The Shape of Writing Workshops

I’m always amazed by the tiny things that determine the success of the writing workshops I give. They’re governed by all sorts of intangibles: the weather, the quality of the snacks, the size of the group. But by far the most important of these ingredients is the shape of the room. The way the chairs and tables are arranged has a huge effect on the atmosphere of a workshop, on how comfortable people feel and on how quickly they bond.

Here’s a run-through of three arrangements I have used, and each have a markedly different effect on the atmosphere of the workshops.

  1. Classroom Style

This is the most traditional style, with chairs and tables in rows, facing the teacher. When I arrive at a venue and find tables and chairs arranged in this way, I always ask for them to be changed. People feel that they are back at school and it drives a wedge between tutor and participants. Having said that, in modern classrooms, children sit around big tables, so in a children’s workshop, sitting them around one big table creates the right mood. The structure is familiar to them and feel comfortable.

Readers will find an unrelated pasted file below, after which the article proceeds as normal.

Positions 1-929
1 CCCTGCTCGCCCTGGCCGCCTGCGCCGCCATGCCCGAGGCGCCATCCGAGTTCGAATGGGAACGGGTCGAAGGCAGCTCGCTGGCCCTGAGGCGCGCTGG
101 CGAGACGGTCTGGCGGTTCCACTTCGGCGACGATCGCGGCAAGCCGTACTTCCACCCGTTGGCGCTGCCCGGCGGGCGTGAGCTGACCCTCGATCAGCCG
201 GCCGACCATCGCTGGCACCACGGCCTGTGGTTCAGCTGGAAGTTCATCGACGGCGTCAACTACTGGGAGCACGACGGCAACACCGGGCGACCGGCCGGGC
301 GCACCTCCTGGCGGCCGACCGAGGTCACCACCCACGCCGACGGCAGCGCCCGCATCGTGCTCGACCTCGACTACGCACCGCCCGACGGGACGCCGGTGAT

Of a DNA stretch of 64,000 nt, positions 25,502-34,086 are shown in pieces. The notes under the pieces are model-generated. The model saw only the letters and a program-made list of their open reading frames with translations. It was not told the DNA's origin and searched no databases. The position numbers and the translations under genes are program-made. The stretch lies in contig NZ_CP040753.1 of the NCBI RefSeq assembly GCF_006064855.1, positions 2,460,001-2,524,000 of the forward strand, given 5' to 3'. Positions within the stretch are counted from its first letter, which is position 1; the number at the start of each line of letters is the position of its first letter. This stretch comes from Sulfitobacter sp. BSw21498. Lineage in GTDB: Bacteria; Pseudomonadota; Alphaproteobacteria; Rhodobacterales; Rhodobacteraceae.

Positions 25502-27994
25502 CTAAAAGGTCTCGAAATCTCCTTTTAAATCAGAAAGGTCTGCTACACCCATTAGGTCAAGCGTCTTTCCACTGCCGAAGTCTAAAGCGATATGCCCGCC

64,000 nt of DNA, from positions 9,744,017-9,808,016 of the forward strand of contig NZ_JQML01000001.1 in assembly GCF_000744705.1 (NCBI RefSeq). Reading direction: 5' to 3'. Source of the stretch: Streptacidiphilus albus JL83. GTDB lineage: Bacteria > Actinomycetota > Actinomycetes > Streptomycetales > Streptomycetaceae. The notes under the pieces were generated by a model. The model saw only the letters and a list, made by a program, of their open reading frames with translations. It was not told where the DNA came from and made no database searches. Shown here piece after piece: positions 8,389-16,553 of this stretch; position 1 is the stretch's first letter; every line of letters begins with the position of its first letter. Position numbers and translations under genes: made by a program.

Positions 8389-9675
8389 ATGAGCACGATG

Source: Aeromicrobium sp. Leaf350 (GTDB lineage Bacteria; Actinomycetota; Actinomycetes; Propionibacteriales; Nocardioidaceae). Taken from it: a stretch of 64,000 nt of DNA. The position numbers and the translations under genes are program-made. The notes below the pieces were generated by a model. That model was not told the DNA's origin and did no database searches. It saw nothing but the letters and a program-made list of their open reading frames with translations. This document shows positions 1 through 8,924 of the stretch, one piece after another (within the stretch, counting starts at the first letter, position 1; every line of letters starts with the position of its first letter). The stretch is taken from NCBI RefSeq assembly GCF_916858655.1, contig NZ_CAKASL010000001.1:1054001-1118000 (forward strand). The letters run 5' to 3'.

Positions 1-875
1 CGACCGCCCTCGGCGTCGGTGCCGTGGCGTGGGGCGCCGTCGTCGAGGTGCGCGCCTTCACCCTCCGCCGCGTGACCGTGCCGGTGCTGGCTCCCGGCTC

1. Circle

In theory, the circle is a great arrangement. It’s informal, and a circle is a symbol of unity. But I find it a little too informal. For a circle to really be a circle, you can’t have tables, and people don’t like not having something to lean on when they write, so it’s not actually a comfortable arrangement for them. You still need to strike the right balance between structure and friendliness …

  1. The U Shape
u-shaped-seating-arrangement
This is an ideal seating arrangement for writing workshops. Credit: Google Images

 

… and the U shape, in my experience, provides exactly that balance. People are facing each other, just like in a circle, so the bonding happens more quickly. But there’s also a structure for the seating, and people have tables to lean on. It’s true that the tutor is sitting a little apart from the participants, unlike with a circle or big table, but you can position yourself in a place where people feel they have easy access to you, and you can spot what’s going on.

What seating arrangement works for you as a workshop tutor or participant?

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